Start by checking out some of the best credit repair companies. If an unauthorized credit check is on your report, they’ll help to get it removed quickly.
How to Deal with a Hard Inquiry from JPMCB Card
A hard inquiry from JPMCB might drop your score a few points, but it’s not the end of the world.
While an unauthorized inquiry should raise some red flags, if the inquiry is the result of your own credit card application, there’s really no need to worry.
The damage done by a hard inquiry is short-term, with virtually no impact on your score after a year.
Here are a few steps you can take in the future to avoid the negative impact of hard inquiries:
- Limit Applications: To lessen the blow of hard inquiries in the future, try to limit your credit card and loan applications. If you’re shopping for a certain type of loan, you should submit all your applications around the same time. With credit cards like American Express Platinum or Amazon Prime Rewards Visa Signature Card, try to wait for 3 to 6 months between applications.
- Monitor your Credit: Start monitoring your credit if you aren’t already so you’ll be alerted to hard inquiries and any other changes to your score. There are a handful of reputable free credit monitoring services that can assist you here.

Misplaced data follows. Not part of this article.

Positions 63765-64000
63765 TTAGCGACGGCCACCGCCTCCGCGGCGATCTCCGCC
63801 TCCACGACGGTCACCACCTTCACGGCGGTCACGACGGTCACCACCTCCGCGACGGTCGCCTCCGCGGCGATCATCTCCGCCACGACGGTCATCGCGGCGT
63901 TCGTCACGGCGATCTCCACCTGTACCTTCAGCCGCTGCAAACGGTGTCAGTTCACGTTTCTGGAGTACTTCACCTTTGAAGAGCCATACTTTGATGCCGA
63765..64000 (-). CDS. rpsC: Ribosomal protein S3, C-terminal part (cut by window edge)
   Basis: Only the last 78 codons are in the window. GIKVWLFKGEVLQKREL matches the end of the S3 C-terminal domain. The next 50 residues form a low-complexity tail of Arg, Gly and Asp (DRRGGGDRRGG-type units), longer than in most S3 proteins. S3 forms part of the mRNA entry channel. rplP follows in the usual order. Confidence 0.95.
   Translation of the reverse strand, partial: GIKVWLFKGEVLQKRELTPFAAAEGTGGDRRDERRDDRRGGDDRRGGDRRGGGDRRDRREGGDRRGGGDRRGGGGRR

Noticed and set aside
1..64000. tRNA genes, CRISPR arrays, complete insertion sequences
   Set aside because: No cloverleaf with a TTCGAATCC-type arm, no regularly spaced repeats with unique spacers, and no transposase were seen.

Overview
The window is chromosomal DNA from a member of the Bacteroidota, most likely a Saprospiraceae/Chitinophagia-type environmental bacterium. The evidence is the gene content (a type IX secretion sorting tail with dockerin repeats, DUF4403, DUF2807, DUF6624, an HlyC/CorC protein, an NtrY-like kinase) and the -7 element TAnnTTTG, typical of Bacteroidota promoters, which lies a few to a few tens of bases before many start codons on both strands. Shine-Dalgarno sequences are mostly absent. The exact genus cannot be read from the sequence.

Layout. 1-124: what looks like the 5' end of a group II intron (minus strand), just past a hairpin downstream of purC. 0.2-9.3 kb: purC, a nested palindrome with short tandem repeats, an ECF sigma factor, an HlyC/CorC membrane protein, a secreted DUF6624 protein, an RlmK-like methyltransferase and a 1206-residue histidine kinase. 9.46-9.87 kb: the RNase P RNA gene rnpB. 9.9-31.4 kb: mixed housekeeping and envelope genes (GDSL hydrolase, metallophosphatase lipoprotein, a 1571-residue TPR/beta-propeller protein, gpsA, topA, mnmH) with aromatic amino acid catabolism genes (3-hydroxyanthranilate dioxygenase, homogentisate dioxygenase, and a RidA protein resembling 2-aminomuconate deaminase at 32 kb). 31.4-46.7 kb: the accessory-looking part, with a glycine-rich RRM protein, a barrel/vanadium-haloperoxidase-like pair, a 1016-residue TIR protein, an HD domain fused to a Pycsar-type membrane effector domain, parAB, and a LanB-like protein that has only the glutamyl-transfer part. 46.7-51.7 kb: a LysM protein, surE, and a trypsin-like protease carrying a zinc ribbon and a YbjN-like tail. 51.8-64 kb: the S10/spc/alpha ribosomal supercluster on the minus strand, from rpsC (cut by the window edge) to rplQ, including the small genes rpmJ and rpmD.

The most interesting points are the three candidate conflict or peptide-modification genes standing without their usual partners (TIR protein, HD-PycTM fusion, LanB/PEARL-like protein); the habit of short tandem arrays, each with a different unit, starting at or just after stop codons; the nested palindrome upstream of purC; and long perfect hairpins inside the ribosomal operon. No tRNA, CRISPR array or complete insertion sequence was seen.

- Look at the big picture: In most cases, hard inquiries are the least of people’s credit concerns. Look at what’s really hurting your score, like late payments, and start working to improve your credit score and get long-term entries removed from your report. A lot of credit cards charge annual fees that can fall under the radar if you don’t have your card set up on auto-draft, so pay attention to the additional information and disclaimers listed on the card you applied for, making sure to pay attention to any fees charged.
Your credit history is integral to your financial future.
Protecting that score requires vigilance and in some cases, rolling up your sleeves and boxing with other companies.
In the United States, you are entitled by law to have access to one free credit score report a year, or you can pay for credit monitoring services offered through companies like Credit Karma or Experian.